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What is Gum Disease?
Gum disease, also known as periodontal disease, is a common yet detrimental oral condition that affects many people worldwide. Left untreated, it can lead to severe dental issues and even tooth loss. Thankfully, skilled professionals at Glenn Smile Center can provide top-notch treatment plans to combat gum disease and ensure good oral health.
TYPES OF GUM DISEASE
Gum disease is a chronic inflammatory condition that affects the gums, the tissues supporting the teeth, and the surrounding bone, which can progressively lead to tooth loss. It occurs in two main forms: gingivitis and periodontitis.
Gingivitis is the initial stage of gum disease. It causes inflammation of the gums, usually due to the accumulation of dental plaque. Plaque is a sticky film of bacteria that forms on the teeth, releasing harmful toxins when exposed to sugar and starches in food.
If plaque isn't properly cleaned off your teeth, it solidifies into tartar, which only a dentist can remove. If gingivitis persists, it can evolve into periodontitis, a disease where gums recede from teeth, creating bacterial-filled pockets that extend the infection. This leads to the body producing substances that deteriorate bone and tissue, culminating in loose teeth or tooth loss.
Causes And Risk Factors Of Gum Disease
Understanding the causes and risk factors of gum disease is crucial for prevention and early treatment. Some of these factors are:
Poor Oral Hygiene
Neglecting regular brushing and flossing allows plaque to build up, increasing the risk of gingivitis and periodontitis.
Smoking weakens the immune system, making it challenging for the body to fight a gum disease.
Individuals with a family history of gum disease may be more susceptible to the condition.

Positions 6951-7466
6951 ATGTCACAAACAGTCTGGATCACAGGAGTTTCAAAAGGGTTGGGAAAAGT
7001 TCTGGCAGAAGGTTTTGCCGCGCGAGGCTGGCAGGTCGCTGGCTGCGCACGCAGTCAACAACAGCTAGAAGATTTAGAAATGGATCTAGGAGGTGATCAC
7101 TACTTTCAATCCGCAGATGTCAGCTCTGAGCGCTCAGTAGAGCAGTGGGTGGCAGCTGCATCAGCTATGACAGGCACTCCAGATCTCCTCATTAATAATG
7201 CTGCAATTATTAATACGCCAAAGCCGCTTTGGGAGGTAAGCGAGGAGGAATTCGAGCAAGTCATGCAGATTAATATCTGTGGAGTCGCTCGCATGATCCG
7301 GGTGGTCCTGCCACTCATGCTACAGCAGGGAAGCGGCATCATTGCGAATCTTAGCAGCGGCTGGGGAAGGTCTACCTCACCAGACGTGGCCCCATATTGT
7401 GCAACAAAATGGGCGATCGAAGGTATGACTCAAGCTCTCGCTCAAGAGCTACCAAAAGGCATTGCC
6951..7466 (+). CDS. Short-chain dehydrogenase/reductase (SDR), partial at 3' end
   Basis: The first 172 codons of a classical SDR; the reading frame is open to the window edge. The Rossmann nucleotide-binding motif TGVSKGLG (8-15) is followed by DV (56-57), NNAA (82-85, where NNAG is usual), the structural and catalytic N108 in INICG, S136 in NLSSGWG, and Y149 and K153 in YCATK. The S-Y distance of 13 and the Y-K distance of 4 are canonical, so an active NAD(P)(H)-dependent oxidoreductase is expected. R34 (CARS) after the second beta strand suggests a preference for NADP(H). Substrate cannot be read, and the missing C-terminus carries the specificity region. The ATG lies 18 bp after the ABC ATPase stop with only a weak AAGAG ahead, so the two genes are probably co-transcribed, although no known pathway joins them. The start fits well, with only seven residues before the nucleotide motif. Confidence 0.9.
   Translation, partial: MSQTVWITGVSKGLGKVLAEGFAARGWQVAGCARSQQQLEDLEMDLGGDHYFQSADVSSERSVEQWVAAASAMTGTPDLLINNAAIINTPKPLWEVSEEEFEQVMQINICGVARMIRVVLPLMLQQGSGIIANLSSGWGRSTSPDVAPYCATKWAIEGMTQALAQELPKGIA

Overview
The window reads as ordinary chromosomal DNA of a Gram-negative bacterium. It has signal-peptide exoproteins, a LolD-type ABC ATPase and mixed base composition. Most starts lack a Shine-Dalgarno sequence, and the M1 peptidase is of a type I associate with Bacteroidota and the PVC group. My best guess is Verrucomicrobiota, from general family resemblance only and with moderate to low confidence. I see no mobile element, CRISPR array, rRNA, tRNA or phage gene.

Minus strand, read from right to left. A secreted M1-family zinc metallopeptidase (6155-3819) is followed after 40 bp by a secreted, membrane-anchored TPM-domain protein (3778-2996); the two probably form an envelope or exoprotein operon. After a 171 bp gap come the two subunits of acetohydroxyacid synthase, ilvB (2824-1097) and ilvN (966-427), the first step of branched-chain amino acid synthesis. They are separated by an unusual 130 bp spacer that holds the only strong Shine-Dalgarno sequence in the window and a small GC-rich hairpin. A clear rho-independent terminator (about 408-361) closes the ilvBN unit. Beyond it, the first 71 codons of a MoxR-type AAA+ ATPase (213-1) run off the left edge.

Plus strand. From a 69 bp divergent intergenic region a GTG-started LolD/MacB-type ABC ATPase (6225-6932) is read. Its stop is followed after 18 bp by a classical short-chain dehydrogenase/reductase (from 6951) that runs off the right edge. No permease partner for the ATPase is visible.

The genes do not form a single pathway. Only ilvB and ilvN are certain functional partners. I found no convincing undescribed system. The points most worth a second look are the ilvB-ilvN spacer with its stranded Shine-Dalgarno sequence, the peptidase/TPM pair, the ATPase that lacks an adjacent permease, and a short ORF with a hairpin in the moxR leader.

Fluctuating hormone levels in women can make gums more prone to infection.
Some medications can cause dry mouth, which can increase the risk of gum disease.
Diabetic individuals have a higher likelihood of developing gum disease due to a weakened immune system.
Importance Of Early Diagnosis
Early detection and treatment of periodontal disease can prevent severe damage and prevent further progression of the disease. The key to dealing with gingivitis and periodontal disease begins with recognizing the signs and symptoms:
GUM DISEASE SYMPTOMS
This condition is typically most evident when you are carrying out your regular dental hygiene tasks like brushing or flossing.
In case you experience discomfort while chewing your food, it should set off an alarm indicating potential health problems.
Firm and light pink gums are synonymous with gum health. If gums appear darker or swollen, it might be an indication of inflammation.
Persistent Bad Breath
If the issue of consistent bad breath doesn't resolve through brushing, it could be a symptom of seriously acute gum disease.
Increased sensitivity to hot and cold could mean your gums have pulled away from your teeth, texposing the root.
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TREATMENT OPTIONS FOR GUM DISEASE
With gingivitis, improvements in your dental care routine may reverse the disease. However, in cases of periodontal disease, treatments include: